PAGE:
But even the ones that are nominated from the comedy genre, aren’t really comedy films. Birdman competed at the Golden Globes in the comedy genre (and eventually won the best picture at the Oscars), but despite a few dark humor moments the majority of the plot is about rather unfunny topics such as a failed career, heroin addiction, and ends with a gruesome suicide. Her was nominated in 2012, but no one left that theater laughing. Even Little Miss Sunshine, which has some of the best laugh-out-loud scenes in film history, had a lot more depressing scenes than the funny ones. In 2002 Jack Nicholson won The Golden Globe Award for Best Actor in a Comedy and Musical for his film About Schmidt, and accepted it by famously saying how “I didn’t realize we made a comedy.” While About Schmidt is listed as a drama-comedy on Wikipedia, it clear there’s more drama in that film. It seems like after the 70s the successful “classic comedy” was replaced by dark humor and this affluent, but confusing “dramedy” (i mean Adaptation is a fantastic film but isn’t it just 4 different films combined?). David O’ Russell became known throughout the 2010s Oscar ceremonies for his “comedies” that were really just dramas with comedically known actors (adding Bradley Cooper to a film about beating one’s cheating spouse to death shouldn’t automatically allow you to compete in the comedy awards at the Golden Globes). Another thing that films have to be if they want to compete at the awards circuit today is a lot smarter than the classic comedies of the first half of the 20th century. The comedies that win at the Oscars are so sophisticated in its humor, that even the concept of jokes has been thrown out for the writer’s room for comedic “scenarios”. Filmmakers don’t even attempt at the classic “witty-dialogue” anymore but have opted out for road trips, mental illness, and millionaire money heists to get their audience to laugh. Filmmakers who dream of winning an Oscar need to humor Harvard Ph.D. professors, instead of the common audience. This is why so many Hollywood producers who wish to win Oscar’s veer away from comedies today. They are so hard to achieve success now that The AMPAS has set up this barrier that we won’t be seeing any of the critically darling comedic films released August-December anytime soon.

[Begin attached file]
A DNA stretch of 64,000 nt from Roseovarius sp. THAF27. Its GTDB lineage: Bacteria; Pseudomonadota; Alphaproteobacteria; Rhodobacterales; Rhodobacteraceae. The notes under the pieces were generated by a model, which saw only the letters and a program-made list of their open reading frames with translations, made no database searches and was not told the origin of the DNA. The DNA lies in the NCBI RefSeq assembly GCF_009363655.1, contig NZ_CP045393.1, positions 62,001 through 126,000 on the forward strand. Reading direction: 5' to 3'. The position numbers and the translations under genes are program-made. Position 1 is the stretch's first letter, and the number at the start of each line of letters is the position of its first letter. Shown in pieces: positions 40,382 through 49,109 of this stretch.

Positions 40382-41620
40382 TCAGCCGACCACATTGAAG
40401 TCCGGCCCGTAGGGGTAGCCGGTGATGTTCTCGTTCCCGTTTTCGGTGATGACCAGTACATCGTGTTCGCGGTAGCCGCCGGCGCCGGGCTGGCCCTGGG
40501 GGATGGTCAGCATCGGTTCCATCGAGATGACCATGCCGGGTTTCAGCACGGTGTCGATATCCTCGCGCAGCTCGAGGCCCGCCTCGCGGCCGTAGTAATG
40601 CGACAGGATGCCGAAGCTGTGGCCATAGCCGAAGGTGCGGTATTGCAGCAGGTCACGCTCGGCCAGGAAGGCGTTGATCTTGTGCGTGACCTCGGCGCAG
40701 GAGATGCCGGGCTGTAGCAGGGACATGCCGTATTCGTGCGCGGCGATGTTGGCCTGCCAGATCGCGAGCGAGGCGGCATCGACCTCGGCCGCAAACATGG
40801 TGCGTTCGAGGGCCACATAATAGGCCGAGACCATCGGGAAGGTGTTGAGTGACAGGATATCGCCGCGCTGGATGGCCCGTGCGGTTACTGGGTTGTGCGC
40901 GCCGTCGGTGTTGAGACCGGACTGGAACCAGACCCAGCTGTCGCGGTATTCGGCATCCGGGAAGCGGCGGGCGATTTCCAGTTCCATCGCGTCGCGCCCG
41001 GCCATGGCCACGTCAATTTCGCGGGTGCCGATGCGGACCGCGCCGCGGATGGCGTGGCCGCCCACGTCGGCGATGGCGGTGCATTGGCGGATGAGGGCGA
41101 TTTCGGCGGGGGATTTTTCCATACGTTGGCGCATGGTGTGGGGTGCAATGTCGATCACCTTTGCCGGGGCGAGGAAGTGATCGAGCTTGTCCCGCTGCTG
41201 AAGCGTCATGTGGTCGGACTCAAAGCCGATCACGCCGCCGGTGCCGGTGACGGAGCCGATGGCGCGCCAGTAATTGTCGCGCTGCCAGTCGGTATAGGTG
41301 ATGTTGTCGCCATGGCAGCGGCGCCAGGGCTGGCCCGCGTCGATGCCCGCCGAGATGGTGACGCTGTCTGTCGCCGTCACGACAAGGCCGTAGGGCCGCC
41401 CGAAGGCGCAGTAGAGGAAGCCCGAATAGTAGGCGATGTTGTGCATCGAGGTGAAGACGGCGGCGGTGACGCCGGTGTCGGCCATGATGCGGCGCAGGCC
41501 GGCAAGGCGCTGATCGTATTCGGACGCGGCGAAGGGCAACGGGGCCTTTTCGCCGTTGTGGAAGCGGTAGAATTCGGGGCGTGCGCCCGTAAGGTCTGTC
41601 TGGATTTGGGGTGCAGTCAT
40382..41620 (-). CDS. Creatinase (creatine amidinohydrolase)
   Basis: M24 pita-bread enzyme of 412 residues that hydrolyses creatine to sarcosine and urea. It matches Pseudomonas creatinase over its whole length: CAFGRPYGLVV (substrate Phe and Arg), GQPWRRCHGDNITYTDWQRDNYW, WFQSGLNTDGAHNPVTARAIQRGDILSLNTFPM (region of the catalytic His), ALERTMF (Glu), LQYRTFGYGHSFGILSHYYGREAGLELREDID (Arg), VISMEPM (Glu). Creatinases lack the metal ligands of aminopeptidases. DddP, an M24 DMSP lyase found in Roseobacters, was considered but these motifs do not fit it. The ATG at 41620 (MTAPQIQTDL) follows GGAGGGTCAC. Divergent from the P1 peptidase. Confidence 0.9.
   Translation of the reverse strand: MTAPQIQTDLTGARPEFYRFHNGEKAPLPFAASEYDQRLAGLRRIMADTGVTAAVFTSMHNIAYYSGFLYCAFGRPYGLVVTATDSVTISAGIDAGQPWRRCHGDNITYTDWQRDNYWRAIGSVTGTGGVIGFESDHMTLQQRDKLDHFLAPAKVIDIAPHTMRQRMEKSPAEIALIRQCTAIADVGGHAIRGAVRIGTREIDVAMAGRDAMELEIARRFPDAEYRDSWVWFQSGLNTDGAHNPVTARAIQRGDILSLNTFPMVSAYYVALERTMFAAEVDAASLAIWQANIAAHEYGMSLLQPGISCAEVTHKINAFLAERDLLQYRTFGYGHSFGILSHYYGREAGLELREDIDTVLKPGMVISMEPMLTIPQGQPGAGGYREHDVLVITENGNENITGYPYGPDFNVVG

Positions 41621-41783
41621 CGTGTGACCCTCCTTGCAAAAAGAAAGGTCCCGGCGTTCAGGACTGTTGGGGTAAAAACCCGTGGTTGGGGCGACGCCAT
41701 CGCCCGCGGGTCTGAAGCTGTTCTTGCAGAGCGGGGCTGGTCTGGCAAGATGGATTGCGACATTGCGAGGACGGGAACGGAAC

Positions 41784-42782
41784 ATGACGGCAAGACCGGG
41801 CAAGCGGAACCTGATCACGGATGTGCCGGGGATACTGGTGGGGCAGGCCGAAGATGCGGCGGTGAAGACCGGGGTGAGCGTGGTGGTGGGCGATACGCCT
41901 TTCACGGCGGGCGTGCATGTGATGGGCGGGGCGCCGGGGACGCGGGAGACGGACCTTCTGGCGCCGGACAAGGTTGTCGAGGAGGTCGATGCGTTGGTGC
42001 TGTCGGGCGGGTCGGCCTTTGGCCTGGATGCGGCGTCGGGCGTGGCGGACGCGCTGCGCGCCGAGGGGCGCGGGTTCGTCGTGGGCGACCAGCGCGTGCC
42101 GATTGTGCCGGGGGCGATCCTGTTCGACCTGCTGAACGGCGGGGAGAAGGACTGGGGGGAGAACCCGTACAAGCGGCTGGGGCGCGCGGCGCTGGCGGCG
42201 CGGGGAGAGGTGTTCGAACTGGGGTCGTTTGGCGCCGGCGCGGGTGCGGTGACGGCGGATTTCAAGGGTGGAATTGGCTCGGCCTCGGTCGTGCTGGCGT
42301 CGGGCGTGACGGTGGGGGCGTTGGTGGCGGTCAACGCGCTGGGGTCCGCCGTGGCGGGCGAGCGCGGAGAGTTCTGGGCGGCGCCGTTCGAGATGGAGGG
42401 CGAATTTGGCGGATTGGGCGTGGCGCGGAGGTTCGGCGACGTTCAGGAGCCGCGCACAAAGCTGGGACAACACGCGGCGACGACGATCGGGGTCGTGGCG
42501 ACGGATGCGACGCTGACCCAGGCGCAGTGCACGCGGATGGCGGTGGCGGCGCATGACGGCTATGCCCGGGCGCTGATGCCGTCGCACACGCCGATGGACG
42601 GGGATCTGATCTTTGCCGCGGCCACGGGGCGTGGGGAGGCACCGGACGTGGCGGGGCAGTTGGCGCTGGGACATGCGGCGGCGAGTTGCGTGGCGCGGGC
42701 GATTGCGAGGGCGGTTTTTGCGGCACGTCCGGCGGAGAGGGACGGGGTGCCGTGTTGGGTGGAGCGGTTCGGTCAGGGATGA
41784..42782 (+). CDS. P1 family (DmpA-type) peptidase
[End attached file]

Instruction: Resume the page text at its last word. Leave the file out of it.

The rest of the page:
The past Oscar ceremonies have seen mixed critical reception and fast dropping viewership. This year it saw the lowest viewership since the 80s. If the Oscars wish to succeed more than its current state it should take a hint from The Tonys. During the 90s the annual play and musical awards saw low viewership and little public care. In response to this, they began performing scenes from their musicals and plays – specifically, the most well-liked ones and began making the awards show something fun and enjoyable for the audience. It became interactive and joyful for the audience, and in turn, the annual Tony Award see the highest viewership and critical appreciation than most of the other awards shows. If the Academy wants to achieve this they need to do the same: stop making the show a formality and a bore, and make it fun and interactive. Recently The Oscar ceremonies have included some movie-musical performances, and look backs at famous movies, which has definitely helped the entertainment factor. But if they really want success they need to honor the movies that the common viewer watches. If Deadpool was nominated this year over perennial “Oscar bait” Florence Foster Jenkins, and Fences, The Oscars would have no doubt saw better viewership. The Academy needs to realize that the ceremony isn’t about them, but it’s about the audience and consumer that watches their film, and by nominating the films that the audience watches and WANTS to watch, then maybe one day The Oscars will see better viewership and higher buzz comes the award season.

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Comedy at the Oscars